The Senate and Assembly both passed laws disbanding and reforming the Joint Legislative Committee on Ethical Standards earlier this year. But so far, only two of the new committee’s eight seats have been filled.
That’s because it’s hard to find people interested or eligible to serve, according to Rick Wright, executive director of the Assembly Republicans.
“We are going to make appointments, but like everyone else we’re having a hard time finding people,” he said.
The Joint Legislative Committee on Ethical Standards has been widely considered a joke for most of its existence. It averaged one sanction against a legislator every 10 years during its nearly four decade lifespan. Meanwhile, filing toothless complaints with the committee became standard fare during the legislative campaign season, when candidates or their allies would file a complaint against an opponent and then issue press releases trumpeting it.
With this in mind, legislative leadership, led by Senate President Dick Codey (D-West Orange), ushered through a bill that threw out all former members and whittled down the committee’s sixteen spots to just eight. All eight spots will be “public members” – mostly former judges and legislators. Current legislators will no longer sit on the committee.
But it’s too early to tell whether the committee will be more effective, since as of right now it does not exist. Senate Minority Leader Tom Kean, Jr. earlier this month appointed two members: former state Sen. Peter Inverso and former Superior Court Judge John J. Harper. But the other six seats on the council remain vacant. Codey, Assembly Speaker Joseph Roberts and Assembly Minority Leader Alex DeCroce have yet to name their appointments.
Wright said that DeCroce has not been slacking on the appointments but wants to make sure he puts the right people in the job, given the new committee’s more stringent ethical standards. Several ex-judges they’ve considered, Wright said, refused an appointment because would have had to cut ties with law firms that have business with the state.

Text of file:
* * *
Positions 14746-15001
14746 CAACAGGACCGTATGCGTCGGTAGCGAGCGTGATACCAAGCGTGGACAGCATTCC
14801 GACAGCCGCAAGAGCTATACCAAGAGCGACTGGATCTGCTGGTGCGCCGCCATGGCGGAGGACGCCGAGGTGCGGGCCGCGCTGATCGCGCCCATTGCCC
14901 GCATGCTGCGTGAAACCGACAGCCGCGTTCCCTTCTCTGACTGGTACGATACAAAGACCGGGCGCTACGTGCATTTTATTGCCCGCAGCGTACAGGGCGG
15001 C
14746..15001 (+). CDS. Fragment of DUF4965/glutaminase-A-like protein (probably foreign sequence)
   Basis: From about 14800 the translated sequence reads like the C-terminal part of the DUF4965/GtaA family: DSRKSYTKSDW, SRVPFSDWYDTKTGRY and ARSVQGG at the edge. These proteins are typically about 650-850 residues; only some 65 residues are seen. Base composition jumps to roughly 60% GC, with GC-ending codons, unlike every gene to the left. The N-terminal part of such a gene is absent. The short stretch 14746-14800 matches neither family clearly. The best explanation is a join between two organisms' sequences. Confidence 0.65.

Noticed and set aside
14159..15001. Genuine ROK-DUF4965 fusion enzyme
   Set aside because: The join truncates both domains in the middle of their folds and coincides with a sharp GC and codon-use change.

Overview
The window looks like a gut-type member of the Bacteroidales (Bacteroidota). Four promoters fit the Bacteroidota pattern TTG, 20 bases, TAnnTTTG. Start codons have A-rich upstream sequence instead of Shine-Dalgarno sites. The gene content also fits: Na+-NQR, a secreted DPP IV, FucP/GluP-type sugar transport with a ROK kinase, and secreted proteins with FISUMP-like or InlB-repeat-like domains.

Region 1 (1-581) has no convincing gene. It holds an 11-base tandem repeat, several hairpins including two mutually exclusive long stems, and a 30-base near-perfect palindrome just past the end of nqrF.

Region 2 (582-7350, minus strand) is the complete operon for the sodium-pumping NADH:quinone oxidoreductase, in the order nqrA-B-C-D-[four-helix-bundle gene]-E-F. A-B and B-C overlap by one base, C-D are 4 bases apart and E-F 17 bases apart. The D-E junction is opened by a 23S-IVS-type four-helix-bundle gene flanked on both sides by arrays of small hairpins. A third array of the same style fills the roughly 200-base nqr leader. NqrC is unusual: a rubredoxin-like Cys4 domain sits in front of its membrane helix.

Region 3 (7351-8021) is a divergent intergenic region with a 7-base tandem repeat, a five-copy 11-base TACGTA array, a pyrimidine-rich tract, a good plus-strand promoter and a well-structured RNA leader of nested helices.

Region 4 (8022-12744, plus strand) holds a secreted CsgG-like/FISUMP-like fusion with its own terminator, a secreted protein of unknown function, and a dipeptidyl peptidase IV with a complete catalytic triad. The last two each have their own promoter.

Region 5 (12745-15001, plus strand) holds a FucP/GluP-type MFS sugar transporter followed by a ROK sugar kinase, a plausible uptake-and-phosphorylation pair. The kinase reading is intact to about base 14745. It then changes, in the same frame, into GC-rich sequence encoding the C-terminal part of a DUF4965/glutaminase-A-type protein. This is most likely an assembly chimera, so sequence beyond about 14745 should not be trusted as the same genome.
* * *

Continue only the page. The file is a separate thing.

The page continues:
But Wright said that the new ethical standards are encouraging and that the new committee could actually have some power.
“Let’s face it, at different times Republicans and Democrats criticized the committee,” Wright said. “The issue has always been that both parties just appoint people who are going to, you know, ‘wink wink, nod nod. I truly think it’s going to be hard for anyone to say that this time.”
Spokespersons for Codey and Roberts did not immediately return calls for comment.
With two former legislators waiting to go on trial for federal corruption, with former state Sen./Newark Mayor Sharpe James sentenced today to 27 months in federal prison, and with Assemblyman Neil Cohen (until this year a member of the committee) under investigation for allegedly possessing child pornography on a legislative office computer, some legislators feel it’s time to put the committee back together, even if the legislature hasn’t reconvened yet.
“Coming on the heels of Sharpe James’s sentencing, I think it’s time to start focusing on it again,” said State Sen. Kevin O’Toole (R-Cedar Grove).
Kean, meanwhile, encouraged his fellow leaders to make appointments.
“I can’t speak to the appointment process by Dick Codey, DeCroce, Roberts is, but I would just urge that members be appointed rapidly so we have a functioning committee on ethics in the legislature,” he said.
According to state Sen. Gerald Cardinale (R-Demarest), who was the committee’s longest serving member, partisanship had made it impossible for the committee to function. In order to hold a hearing about a complaint, the committee needed evidence. But it could not review the evidence without holding a hearing.
Cardinale said he disagreed with the bill to eliminate legislators from the committee. But he’s upset that the committee’s new appointments have not yet been made.
“I think it’s extraordinary. (Codey) made such a big deal about this, and to a lesser extent Roberts, that we need to do something about this committee,” he said.